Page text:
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Utah Gun Laws


“The individual right of the people to keep and bear arms for security and defense of self, family, others, property, or the State as well as for other lawful purposes shall not be infringed; but nothing herein shall prevent the legislature from defining the lawful use of arms.”

Gun Laws Overview

Permit to Purchase No No
Registration of Firearms No No
Licensing of Owners No No
Permit to Carry No Yes*

* A permit is required to carry a concealed weapon.

The list and map below are included as a tool to assist you in validating your information.  We have made every effort to report the information correctly, however reciprocity and recognition agreements are subject to frequent change.  The information is not intended as legal advice or a restatement of law and does not include:  restrictions that may be placed on non-resident permits, individuals under the age of 21, qualifying permit classes, and/or any other factor which may limit reciprocity and/or recognition.  For any particular situation, a licensed local attorney must be consulted for an accurate interpretation.  YOU MUST ABIDE WITH ALL LAWS: STATE, FEDERAL AND LOCAL.

Castle Doctrine Enacted
No-Net Loss No Legislation
Right to Carry Confidentiality Provisions Enacted
Right to Carry in Restaurants Legal
Right To Carry Laws No Permit Required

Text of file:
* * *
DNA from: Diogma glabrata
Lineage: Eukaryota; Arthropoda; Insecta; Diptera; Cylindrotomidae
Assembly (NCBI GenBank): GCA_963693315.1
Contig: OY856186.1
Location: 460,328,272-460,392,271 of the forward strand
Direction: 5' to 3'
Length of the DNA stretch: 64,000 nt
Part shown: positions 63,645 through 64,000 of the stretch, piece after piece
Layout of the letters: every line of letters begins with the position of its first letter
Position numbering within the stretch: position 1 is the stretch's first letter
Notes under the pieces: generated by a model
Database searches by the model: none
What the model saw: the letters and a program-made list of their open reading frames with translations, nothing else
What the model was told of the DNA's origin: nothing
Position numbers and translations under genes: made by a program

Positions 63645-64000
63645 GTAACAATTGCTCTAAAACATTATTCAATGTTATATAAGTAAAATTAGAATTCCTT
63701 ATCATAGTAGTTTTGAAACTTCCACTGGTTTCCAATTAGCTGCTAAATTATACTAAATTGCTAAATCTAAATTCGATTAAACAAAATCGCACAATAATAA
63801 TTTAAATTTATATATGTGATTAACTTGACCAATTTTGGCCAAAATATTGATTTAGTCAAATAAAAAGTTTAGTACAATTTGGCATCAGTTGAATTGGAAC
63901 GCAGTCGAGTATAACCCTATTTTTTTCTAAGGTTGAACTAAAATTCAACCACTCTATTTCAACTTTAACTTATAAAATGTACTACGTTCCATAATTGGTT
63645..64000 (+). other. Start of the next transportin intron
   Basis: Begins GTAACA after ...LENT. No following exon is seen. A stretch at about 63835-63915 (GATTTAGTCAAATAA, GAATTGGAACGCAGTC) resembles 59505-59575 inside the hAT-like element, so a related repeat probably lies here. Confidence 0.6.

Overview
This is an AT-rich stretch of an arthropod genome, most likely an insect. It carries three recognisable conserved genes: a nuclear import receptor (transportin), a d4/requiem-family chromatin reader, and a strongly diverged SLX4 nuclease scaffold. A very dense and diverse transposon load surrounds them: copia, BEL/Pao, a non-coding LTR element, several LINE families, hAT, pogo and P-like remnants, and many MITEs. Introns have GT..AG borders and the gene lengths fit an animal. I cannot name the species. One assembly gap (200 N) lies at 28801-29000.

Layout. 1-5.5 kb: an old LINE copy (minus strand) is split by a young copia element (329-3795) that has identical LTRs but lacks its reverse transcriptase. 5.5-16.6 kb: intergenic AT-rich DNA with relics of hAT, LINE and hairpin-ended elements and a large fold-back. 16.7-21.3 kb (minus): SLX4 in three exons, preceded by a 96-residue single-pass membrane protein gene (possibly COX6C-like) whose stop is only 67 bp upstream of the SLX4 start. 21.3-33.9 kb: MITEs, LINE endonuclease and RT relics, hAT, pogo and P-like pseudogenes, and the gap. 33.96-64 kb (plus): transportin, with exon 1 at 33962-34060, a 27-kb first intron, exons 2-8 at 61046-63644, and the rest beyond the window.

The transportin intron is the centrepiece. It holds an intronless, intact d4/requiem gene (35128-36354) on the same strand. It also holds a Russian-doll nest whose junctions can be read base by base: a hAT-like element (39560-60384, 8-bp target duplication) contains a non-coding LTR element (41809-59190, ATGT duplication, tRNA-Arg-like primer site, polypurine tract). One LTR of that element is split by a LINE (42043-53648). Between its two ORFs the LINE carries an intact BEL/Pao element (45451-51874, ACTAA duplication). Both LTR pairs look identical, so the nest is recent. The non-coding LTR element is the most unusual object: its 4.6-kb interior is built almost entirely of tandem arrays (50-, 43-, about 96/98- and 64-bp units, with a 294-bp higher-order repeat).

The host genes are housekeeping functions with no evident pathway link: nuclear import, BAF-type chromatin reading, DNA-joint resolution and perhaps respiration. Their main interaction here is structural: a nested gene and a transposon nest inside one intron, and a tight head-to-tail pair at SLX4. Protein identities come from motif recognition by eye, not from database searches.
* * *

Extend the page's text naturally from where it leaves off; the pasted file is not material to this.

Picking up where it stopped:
Right To Carry Reciprocity and Recognition Outright Recognition
Right to Keep & Bear Arms State Constitutional Provisions With Provisions
Concealed Carry Reciprocity
Select Map
Click on a State to see the Gun Law Profile


Laws on Purchase, Possession and Carrying of Firearms


No state permit is required to purchase a rifle, shotgun, or handgun. 

criminal history background check is needed for the sale of a firearm by a licensed dealer.  A Utah concealed firearm permitholder is exempt from this requirement if the dealer first verifies that the permit is valid with the Utah Bureau of Criminal Identification. Utah Code 76-10-526.


No state permit is required to possess a rifle, shotgun or handgun.  


Prohibited Persons

It is unlawful for a person to own, possess, or have under his/her control or custody any firearms if that person:

has been convicted of or is under indictment for any felony;

has within the last seven years been adjudicated delinquent for an offense, which if committed by an adult would have been a felony (or 10 years for a violent felony);

is an unlawful user of a controlled substance;

is in possession of a dangerous weapon and is intentionally in possession of a controlled substance;